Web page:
Finally, people Stateside will get a
chance to hear exactly what this band is
singing about. Hopefully the album's
release will be followed by a quick
return performance of Gang of Four's
jarring, yet mesmerizing nusic.
ROCK STEADY. You could repeat
the phrase rapidly over and over again
for 90 minutes and you might get an
idea of riding the Ska beat with the
Selecter at Bookies. Like their Two-
Tone label mates, the Specials and
Madness, the Selecter has taken the
Ska and Reggae beat, along with other

elements of Carribean music and up-
dated the sound, speeding up the tempo
for an electrifying, urbanizing effect.
The result is a kind of danceable mania
that possesses the energy associated
with the old Stax-Volt or Motown
groups.
The near capacity crowd at the club
picked up on the Selecter sound quickly.
For the secondnight in a row there was
non-stop pandemonium on the dance
floor. Spurred on by vocalist Pauline
Black's encouraging words to let loose
and move, the crowd vigorously
responded and when it was time to
leave, they left resembling the title on
one of Ms. Black's compositions,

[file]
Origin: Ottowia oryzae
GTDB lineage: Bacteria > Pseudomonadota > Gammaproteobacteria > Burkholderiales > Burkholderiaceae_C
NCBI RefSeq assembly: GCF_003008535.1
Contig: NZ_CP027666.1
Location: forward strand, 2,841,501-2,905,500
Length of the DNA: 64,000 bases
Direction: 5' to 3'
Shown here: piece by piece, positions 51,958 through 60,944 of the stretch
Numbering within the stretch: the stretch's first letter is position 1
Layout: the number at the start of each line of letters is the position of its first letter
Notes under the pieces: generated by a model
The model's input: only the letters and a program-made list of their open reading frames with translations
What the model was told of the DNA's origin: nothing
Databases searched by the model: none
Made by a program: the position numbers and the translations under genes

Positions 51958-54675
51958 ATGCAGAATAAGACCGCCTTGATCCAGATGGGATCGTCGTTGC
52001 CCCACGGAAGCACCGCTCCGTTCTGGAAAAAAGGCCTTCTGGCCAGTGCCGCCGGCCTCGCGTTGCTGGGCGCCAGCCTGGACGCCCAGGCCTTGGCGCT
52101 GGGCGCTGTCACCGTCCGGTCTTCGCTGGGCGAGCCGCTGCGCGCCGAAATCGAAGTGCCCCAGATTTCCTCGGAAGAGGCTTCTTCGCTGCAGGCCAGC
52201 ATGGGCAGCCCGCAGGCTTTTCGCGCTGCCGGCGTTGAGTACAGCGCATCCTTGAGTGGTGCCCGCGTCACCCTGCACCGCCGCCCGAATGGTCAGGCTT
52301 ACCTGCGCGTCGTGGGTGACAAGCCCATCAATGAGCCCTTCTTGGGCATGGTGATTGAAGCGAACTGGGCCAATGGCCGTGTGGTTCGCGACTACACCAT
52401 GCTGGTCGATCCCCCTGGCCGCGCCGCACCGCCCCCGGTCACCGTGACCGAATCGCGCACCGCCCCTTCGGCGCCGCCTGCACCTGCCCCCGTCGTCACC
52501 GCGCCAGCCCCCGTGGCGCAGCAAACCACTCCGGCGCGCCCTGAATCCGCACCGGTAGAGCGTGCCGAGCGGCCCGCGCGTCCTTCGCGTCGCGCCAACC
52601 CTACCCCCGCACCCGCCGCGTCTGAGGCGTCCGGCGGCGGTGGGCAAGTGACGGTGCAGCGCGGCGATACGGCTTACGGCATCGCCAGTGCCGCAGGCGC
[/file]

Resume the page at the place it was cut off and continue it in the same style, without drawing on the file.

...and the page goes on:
"Black and Blue."
The Selector churned out the music,
working hard to get the crowd's atten-
tion and participation. The twin,
twanging Telecaster guitars of Neol
Davis and Compton Amonor, the fine
keyboard pulse provided by Desmond
Brown, the punchy drumming of
Charley 'H' Bembredge, the rich bass
lines of dreadlocked bassist of Charley
Anderson all were unrelenting in this
brand of Coventry (a tough English in-
dustrial town, home to the Two-Tone
bands) party music. Pauline Black and
Arthur Caps provided a vocal presen-
tation filled with drama, yet never
overstated. Black in particular, gave
the lyrics added power with her
animated facial expressions: Eyes
bulging out to menace and arching her
eyebrows into defiance, then breaking
out into a smile and a slick shuffle, all
with a smooth exuberance.
The Selecter primarily played com-
positions from their album The Selec-
ter. They introduced the reggae classic
"Time Hard" with its chorus "each day
is getting worse" as a song for Detroit.
Tgheir British hit "On My Radio" with
the refrain "its just the same old show
on my radio", was dedicated to Detroit
radio with its excessive play of "Led
Zepplin and Styx and all those other
boring old bands." The Selecter
displayed no doubts about where they
were playing.
After a very full hour and a half set,
including two enthusiastic encores, the
Selecter said good-night to a joyously
wasted audience. Like their com-
patriots Gang of Four, the Selecter are
a fine young band, who are fortunately
starting to make musical inroads in this
country (despite very little radio air-
play) with a tough sound that explodes
with rhythmic and lyrical conviction.

Dolly rPoto y iUMtUE NMALLEY